11 Dec 2013

From Delius to Dizzee Rascal: New Project to Map our Musical Experiences

Dizzee Rascal - image by MusicMafiaUK on Flikr

Dizzee Rascal - image by MusicMafiaUK on Flikr

Do you have documented evidence of listening experiences that you would like to record? Could you contribute to a ground-breaking database? An ambitious new project is being launched by The Open University and the Royal College of Music to produce the world’s first database of the impact of music on people’s lives.

The Listening Experience Database will – for the first time – create a mass of records of people’s personal experiences of listening to music in any period or culture. This will include what they listened to, where and when they listened to it and the effect it had on them.

Delius - from the Delius Trust, London

Delius - from the Delius Trust, London

Members of the public are invited to input their own evidence of musical experiences – such as diaries, memoirs and letters – into the database, as well as search it themselves to see how other people have been affected by music.

Professor David Rowland, Dean of Arts at The Open University, said: “Music is a deeply personal thing and touches all our lives – whether it’s a nursery rhyme we remember from childhood or a song we have come to love as we grow up, each of us has our own individual soundtrack. Now, for the first time, we will be able to bring together a massive range of personal listening experiences from any historical period and from any culture.”

Dr Ingrid Pearson from the Royal College of Music said: “The database will help us to form a better understanding of the effect of music on listeners and the ways in which it is, and has been, valued and understood in society. Amongst other things, we believe it will enhance our understanding of how recording and broadcasting technologies have affected people’s relationship with music, and offer a new range of evidence of how music is studied and learned. It will also sharpen our insight into the settings and ways in which music has been performed.”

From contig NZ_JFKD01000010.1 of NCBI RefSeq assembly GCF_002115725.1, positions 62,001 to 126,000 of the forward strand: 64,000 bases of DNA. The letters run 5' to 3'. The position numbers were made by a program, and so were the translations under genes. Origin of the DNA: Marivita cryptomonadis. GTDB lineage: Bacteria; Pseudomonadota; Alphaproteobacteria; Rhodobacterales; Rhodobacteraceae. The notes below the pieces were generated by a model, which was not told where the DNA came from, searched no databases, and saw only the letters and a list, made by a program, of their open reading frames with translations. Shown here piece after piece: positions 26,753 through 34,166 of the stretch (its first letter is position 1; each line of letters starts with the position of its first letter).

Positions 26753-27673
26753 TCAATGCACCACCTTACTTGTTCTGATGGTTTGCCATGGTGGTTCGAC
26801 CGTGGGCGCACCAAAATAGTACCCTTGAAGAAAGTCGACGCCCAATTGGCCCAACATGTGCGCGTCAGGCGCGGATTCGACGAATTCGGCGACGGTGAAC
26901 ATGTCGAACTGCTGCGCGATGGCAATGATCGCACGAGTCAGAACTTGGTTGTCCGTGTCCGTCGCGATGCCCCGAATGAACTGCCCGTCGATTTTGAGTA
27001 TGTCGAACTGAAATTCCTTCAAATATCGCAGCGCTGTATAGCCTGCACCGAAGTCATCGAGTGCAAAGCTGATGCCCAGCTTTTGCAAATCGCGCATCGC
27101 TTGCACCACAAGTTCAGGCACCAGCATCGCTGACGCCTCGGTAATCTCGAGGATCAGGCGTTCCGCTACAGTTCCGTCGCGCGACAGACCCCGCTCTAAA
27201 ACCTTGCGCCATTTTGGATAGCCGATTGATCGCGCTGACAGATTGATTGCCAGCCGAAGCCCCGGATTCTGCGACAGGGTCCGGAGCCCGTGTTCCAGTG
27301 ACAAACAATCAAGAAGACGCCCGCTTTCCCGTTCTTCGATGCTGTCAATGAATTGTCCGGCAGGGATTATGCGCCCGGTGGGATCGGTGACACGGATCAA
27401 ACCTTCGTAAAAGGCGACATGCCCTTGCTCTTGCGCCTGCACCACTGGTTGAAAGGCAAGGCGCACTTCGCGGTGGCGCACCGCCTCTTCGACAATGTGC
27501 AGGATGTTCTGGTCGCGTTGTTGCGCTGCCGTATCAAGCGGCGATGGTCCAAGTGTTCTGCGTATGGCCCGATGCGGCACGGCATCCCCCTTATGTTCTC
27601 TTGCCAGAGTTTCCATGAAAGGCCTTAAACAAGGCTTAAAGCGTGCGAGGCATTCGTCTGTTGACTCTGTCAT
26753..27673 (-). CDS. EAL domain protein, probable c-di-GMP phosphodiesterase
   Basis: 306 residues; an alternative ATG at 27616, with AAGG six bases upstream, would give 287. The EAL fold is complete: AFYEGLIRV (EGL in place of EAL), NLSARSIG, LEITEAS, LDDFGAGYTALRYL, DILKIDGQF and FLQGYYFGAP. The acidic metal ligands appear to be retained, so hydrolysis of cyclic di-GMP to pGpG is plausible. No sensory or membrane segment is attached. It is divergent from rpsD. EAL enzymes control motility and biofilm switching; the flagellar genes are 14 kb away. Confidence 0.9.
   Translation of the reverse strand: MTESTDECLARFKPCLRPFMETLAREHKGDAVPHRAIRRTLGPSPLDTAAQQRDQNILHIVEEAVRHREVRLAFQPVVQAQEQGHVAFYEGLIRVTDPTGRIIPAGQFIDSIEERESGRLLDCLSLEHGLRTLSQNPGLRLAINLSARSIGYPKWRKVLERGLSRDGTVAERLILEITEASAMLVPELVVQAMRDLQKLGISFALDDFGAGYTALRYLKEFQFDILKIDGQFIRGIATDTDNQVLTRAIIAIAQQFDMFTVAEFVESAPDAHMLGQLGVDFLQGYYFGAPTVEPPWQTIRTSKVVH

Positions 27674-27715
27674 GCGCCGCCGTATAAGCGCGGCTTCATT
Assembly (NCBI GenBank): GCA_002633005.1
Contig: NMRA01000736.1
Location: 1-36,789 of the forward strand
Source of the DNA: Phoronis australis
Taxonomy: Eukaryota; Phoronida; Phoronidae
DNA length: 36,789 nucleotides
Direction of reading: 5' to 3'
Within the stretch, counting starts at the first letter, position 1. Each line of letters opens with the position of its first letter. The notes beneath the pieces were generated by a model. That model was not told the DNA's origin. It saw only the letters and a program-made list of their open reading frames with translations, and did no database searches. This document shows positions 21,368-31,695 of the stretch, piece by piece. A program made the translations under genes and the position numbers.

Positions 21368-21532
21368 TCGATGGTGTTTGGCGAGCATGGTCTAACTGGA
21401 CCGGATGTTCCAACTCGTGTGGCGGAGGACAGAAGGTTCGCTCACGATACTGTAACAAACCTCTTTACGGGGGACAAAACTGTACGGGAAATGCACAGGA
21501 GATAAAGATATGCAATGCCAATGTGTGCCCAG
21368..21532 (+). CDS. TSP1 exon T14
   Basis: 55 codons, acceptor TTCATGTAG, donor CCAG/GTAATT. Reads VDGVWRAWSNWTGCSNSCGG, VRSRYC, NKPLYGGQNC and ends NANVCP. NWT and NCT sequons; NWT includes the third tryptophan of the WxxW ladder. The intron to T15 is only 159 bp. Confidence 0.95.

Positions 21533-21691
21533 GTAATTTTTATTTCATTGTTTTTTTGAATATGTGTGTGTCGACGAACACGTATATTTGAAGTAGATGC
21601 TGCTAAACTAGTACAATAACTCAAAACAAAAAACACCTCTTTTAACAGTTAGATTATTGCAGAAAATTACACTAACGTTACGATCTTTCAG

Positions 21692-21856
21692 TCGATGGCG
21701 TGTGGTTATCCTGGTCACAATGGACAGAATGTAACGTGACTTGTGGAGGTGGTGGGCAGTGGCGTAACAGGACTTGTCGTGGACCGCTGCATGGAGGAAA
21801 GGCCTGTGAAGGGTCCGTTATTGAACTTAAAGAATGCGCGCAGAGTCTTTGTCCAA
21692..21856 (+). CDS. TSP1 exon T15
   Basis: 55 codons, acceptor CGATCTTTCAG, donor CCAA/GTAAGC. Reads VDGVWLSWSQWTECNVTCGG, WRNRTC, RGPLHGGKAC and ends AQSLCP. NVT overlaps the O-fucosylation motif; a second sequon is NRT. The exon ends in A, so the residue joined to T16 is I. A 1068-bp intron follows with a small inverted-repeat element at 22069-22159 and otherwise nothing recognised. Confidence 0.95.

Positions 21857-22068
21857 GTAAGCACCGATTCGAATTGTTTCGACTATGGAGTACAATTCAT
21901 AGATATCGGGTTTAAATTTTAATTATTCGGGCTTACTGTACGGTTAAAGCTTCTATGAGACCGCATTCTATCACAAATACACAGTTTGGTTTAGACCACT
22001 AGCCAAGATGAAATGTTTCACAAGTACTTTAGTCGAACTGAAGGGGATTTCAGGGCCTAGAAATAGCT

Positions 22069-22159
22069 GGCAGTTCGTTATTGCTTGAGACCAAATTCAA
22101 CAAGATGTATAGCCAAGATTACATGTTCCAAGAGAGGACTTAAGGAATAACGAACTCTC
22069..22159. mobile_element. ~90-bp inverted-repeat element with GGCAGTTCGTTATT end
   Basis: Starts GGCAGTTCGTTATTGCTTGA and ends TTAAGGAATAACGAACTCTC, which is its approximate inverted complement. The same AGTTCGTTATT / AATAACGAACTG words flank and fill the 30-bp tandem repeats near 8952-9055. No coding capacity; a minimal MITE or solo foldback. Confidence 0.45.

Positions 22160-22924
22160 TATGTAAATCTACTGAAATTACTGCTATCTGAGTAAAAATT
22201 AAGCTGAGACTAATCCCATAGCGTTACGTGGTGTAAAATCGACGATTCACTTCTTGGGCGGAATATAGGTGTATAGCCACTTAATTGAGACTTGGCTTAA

The Listening Experience Database follows the launch in 2007 of the Reading Experience Database (UK RED), which gathers people’s experience of things they have read – from relatives’ diaries to newspapers and textbooks.


Notes to Editors
The Listening Experience Database project has been funded by a £750,000 research grant from the Arts and Humanities Research Council. It is hoped the new database will provide a better understanding of how, when and where people listen to music and the effect it has had on them. The database will become a valuable resource for a range of sectors and groups, such as performers, educators, social historians, libraries and museums.

About the Royal College of Music
Founded in 1882 and situated in London directly opposite the Royal Albert Hall, the Royal College of Music (RCM) is one of the world’s most important centres for musical education. Illustrious alumni include composers such as Benjamin Britten, Ralph Vaughan Williams and Gustav Holst; singers such as Dame Joan Sutherland, Sir Thomas Allen and Alfie Boe; conductors such as Leopold Stokowski, Sir Colin Davis and John Wilson; instrumentalists such as Sir James Galway, John Lill and Natalie Clein. The RCM of the 21st century is a vibrant community of 750 talented and open-minded musicians and researchers from more than 60 countries. See

Photo credits:

Dizzee Rascal photo by MusicMafiaUK on Flikr; reproduced under Creative Commons

Delius - image reproduced from Delius Trust, London

Yes Music in the Ampitheater, 1970photo by Ed Uthman on Flikr ; reproduced under Creative Commons

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